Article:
In the end, it’s up to the installation company to make the final decision. “It depends on the labor that’s involved with installations, so that’s really on dealers and installers,” Mutterperl says. “The ease of installation and competitive prices are all the reasons why HDoC has been so successful. Also, being that cable runs are the most labor-intensive part of any job, HDoC allows the existing coax infrastructure to stay in place while switching out the cameras and recorders to immediately upgrade to HD quality video.”
With regard to applications for HD over coax, municipalities and corporations present tremendous potential for integrators. This is largely because they are choosing to retain their investments in coax infrastructure while adding or replacing cameras with HD analog cameras and recorders or encoders that can handle both existing and HD camera signals, says Digital Watchdog’s Mark Espenschied.
“A municipality, campus or multi-story building that is already wired with coax represents a significant resource that can yield new ROI,” he says. “HD over coax is not an also-ran. Research suggests this is a growing market segment due to years and years of history of CCTV being the only game in town, and those installations continue to be used and viable.”
One of the big issues to keep in mind when working with HDoC, particularly for larger systems, is the need for switching gear, matrixes and other accessories to work properly with the technology.
“While the cameras will work in standard analog mode, most likely when you go through a matrix you can’t use HD, because the matrix cannot manage the high frequencies needed to provide a 1080p picture. So accessories like baluns, fiber and media converters — all of those have to be up to standard in order to be used with HD over coax,” Wegner explains.
Unfortunately, he says, that is sometimes overlooked. “It’s great to replace a simple system — a recorder and 16 cameras. But if you have 50 cameras and a matrix involved, that may be a problem,” Wegner says. “At the moment, you have some video processing equipment that may be a problem because of the higher frequencies used with HD over coax products.”
More and more accessory companies are making devices that will work with the various HDoC standards, something that was rare just a few months ago, Wegner adds. “Now you can find these very easily. You can buy a balun if you want to utilize twisted pair to translate your AHD, CVI or TVI signal,” he says. “You can get them very cheaply, and now they work well where before they were limited so they couldn’t work correctly. Now they’re made for the high-frequency standard.”
For now, at least, HDoC isn’t going anywhere, and continued improvements may advance the technology’s use even farther.
“It’s still an industry that’s growing because there’s so much possibility out there and the price point is so low on those items that it makes sense,” Wegner says. “You’re going to see a lot of improvements.
Sorting the Standards
HD over coax is a catch-all for four technologies that enable the transmission of HD video signals over coaxial cable. These are: high-definition serial data interface (HD-SDI); HD composite video interface (HDCVI); HD transport video interface (HD-TVI); and analog HD (AHD). All are currently in use for video surveillance equipment and while some are more popular than others, there is no indication that one or more will emerge as an overarching, industry-wide HDoC standard.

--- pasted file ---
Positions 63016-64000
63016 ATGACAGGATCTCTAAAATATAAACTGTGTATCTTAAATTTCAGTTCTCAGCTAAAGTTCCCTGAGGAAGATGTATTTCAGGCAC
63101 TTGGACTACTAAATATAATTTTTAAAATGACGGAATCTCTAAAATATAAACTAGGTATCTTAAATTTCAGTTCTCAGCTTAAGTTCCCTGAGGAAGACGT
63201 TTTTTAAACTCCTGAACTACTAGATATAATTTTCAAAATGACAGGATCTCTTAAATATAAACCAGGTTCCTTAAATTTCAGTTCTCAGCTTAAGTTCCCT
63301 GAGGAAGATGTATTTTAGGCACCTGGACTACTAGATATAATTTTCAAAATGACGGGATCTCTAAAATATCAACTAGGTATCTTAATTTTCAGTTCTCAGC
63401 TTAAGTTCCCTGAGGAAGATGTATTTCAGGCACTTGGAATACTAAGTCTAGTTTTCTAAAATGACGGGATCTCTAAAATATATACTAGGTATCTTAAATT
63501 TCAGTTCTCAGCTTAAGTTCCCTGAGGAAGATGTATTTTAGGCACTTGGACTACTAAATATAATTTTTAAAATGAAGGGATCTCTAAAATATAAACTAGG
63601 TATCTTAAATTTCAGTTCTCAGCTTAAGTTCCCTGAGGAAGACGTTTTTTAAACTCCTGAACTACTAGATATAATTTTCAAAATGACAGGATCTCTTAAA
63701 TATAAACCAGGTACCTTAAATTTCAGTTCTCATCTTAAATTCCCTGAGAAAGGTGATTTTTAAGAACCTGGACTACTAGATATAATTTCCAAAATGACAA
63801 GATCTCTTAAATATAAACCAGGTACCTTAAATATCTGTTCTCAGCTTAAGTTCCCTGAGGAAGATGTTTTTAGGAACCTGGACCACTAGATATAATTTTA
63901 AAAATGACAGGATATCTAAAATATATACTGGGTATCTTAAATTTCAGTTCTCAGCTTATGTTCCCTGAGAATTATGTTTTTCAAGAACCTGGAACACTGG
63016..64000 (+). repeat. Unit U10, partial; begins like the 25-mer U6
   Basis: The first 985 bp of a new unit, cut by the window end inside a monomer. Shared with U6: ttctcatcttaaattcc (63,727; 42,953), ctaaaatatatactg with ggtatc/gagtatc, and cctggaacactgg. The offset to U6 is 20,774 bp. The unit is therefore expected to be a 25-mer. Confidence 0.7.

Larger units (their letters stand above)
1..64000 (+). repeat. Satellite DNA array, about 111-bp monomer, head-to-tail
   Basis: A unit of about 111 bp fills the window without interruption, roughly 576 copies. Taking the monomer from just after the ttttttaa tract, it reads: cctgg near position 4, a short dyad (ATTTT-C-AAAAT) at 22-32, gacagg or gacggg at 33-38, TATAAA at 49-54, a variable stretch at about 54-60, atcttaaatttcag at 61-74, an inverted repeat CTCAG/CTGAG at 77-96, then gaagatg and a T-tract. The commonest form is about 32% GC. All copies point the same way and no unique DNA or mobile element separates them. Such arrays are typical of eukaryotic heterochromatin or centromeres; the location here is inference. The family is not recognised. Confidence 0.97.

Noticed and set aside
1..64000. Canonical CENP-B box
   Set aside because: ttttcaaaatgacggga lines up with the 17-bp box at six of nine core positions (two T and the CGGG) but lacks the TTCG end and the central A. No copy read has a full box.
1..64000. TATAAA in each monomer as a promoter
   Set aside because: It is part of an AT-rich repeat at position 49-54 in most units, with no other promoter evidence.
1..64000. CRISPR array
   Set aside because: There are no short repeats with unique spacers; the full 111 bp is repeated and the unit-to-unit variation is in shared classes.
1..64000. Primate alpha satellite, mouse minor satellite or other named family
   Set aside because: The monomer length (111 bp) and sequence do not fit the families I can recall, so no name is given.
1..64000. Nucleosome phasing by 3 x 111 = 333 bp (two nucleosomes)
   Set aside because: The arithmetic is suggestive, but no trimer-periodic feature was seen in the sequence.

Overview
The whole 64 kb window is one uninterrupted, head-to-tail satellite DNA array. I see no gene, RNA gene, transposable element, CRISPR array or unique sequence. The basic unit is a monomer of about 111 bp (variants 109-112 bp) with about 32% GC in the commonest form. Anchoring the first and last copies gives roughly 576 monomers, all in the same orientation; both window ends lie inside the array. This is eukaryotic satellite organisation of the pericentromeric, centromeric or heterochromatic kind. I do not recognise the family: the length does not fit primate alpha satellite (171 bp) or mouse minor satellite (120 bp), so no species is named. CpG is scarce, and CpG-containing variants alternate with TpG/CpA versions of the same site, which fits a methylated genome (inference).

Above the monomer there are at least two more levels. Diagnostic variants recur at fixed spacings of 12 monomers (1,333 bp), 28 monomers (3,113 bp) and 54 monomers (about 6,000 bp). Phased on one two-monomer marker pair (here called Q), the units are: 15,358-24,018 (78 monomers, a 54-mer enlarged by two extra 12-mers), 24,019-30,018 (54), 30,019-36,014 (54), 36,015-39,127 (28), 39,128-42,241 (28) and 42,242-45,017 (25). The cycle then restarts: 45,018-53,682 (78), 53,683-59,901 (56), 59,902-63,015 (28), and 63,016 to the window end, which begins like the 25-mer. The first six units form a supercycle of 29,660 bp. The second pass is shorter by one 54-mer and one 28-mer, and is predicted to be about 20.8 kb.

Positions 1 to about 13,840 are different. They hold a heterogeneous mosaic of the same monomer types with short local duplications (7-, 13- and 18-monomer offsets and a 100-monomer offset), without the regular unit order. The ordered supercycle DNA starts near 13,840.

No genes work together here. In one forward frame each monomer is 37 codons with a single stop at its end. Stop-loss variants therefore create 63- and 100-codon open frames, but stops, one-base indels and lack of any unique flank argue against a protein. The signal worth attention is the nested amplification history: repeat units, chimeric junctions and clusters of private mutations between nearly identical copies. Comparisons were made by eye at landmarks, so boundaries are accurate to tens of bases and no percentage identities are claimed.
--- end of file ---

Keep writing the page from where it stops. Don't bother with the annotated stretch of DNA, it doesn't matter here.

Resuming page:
The granddaddy of these is HD-SDI, which has fallen behind other standards in recent years.
“HD-SDI is an old standard that has been used by broadcasters for a long time. It’s actually one of my favorite standards because the picture is as good as anything,” says Hanwha Techwin America’s Robert Wegner. “Some companies, including us, tried to make products for the security industry but not very successfully because the products were too expensive. That’s when they looked to other standards.”
However, all of the standards are fairly solid, he adds.
“They all have advantages and disadvantages, but there’s very little difference. I would say if you put three monitors next to each other and one is running AHD, another is running CVI, and another is running TVI — and they’re all playing on the same field, say, 1080p at 30 frames a second — you’re probably not going to be able to see a difference,” Wegner says. “On paper, of course, they have differences, but they’re pretty good — they’re very similar.”
The decision of which of the standards to employ relies largely on what the manufacturer has decided to use in its products. And the capabilities of those products is as important as, if not more important than, the chosen standard itself, Wegner says.
“It’s really a preference. It’s a choice and it’s more about what comes before the standard that is connected to coax. I think that’s more important than the actual standard,” he says. ”We can already do four megapixel on AHD, and soon you’re going to see 4K on AHD. It’s coming, and it’s already out there.”
In many ways, manufacturers’ standard(s) of choice come down to licensing cost and complexity.
“To me, this goes to the ownership of the standards. I think that what we refer to as HD-Analog (AHD) is the least restrictive in terms of limiting use via the cost of licensing,” says Digital Watchdog’s Mark Espenschied. “The specs of the standards are similar and people seem to argue for their favorite. There is a little difference in the length of the run, but again, similar. I think what used to be a significant issue is now a generic issue with people expecting all three standards to be supported by the camera or DVR.”
At present, there are two standards that have risen to the top, believes North American Cable’s Aaron Starr.
“The most popular is TVI, second to that is CVI. There are two others, AHD and SDI, but these are not very popular and SDI has significant distance limitation for cable runs,” he says. “Although these standards are not interoperable, recorders are hitting the market now that can do two or more of these.”